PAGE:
Westover News

Westover maintainers square away C-5 Galaxy nose-landing gear repair

A Dover C-5M Super Galaxy recieves repairs to its nose gear August 23, 2017, in the Isochronal Maintenance Dock at Westover Air Reserve Base, Massachusetts. The ISO Dock at Westover is the only minor ISO Dock for C-5 aircraft in the Air Force. (U.S. Air Force photo by Airman Hanna N. Smith)

A Dover C-5M Super Galaxy recieves repairs to its nose gear August 23, 2017, in the Isochronal Maintenance Dock at Westover Air Reserve Base, Mass. The ISO Dock at Westover is the only minor ISO Dock for C-5 aircraft in the Air Force. (U.S. Air Force photo by Airman Hanna N. Smith)

Master Sgt Joseph Coffey, an aero repair technician assigned to the 439th Maintenance Squadron, works on a ball screw drive assembly in a C-5M Super Galaxy August 23, 2017, located in Westover Air Reserve Base's Isochronal (ISO) Maintenance Dock. (U.S. Air Force photo by Airman Hanna N. Smith)

Master Sgt. Joseph Coffey, an aero repair technician assigned to the 439th Maintenance Squadron, works on a ball screw drive assembly on a C-5M Super Galaxy August 23, 2017, in the Isochronal (ISO) Maintenance Dock at Westover Air Reserve Base, Mass. In July 2017, a nose gear problem led leadership at Dover Air Force Base, Delaware, to issue a stand-down of their assigned C-5s. This grounding evolved into a fleet-wide issue while maintenance crews made the necessary repairs to the nose-gear ball screw drive assemblies. (U.S. Air Force photo by Airman Hanna N. Smith)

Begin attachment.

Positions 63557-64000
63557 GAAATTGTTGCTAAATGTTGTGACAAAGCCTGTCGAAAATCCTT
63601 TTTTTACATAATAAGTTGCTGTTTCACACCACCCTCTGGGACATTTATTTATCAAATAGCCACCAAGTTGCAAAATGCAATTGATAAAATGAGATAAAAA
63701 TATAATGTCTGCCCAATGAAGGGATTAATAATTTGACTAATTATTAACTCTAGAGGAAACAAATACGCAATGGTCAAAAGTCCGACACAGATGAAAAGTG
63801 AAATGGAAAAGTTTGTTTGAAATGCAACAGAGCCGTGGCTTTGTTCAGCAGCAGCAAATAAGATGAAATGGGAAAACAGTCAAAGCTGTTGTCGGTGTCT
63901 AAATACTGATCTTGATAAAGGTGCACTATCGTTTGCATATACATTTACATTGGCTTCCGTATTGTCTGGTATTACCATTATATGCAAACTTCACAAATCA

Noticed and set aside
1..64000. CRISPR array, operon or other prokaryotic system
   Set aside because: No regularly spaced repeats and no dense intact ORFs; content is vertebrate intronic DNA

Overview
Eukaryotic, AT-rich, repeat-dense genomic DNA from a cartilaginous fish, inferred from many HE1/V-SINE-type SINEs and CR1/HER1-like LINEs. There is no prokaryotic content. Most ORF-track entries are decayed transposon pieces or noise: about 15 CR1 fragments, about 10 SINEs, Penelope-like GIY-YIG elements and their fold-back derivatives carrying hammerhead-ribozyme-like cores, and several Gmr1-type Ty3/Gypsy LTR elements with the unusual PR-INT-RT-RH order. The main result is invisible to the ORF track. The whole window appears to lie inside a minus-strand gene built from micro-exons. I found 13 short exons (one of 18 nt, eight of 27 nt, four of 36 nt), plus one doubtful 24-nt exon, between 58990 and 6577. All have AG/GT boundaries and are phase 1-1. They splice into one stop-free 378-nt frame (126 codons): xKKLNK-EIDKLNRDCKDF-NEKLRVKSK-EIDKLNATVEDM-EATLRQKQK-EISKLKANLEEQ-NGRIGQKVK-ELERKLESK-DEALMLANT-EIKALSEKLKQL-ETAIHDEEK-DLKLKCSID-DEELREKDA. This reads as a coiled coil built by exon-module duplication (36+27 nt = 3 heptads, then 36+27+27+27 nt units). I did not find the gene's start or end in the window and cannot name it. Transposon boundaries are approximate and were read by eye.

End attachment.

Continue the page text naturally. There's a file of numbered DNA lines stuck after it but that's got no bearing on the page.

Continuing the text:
WESTOVER AIR RESERVE BASE, Mass. --

The Air Force's largest aircraft, better known as C-5 Galaxies, have been streaking the skies over western Massachusetts since the late 1980s.

The mission of these flying behemoths is transportation of outsized cargo all over the world. The Westover Air Reserve Base aircraft are specifically tasked with an airlift mission of delivering supplies to wherever they need to go.

Recently, some of the C-5s have been having mechanical issues with their nose-landing gear. In July 2017, the nose gear problem led leadership at Dover Air Force Base, Delaware, to issue a stand-down of their assigned C-5s. This grounding evolved into a fleet-wide issue while maintenance crews made the necessary repairs to the nose gear ball screw assemblies.

Westover's 439th Maintenance Squadron aero repair shop is responsible for the repair of the five aircraft assigned to the base and one additional aircraft that is finishing the M-model modification process at Stewart Air National Guard Base in New York.

As of late August, the C-5s assigned to Westover ARB were repaired and operational. 

For more in-depth insight to the repair of the nose-gear from one of our maintainers check out our feature article: Westover ARB maintainer explains detailed repair to C-5 nose-gear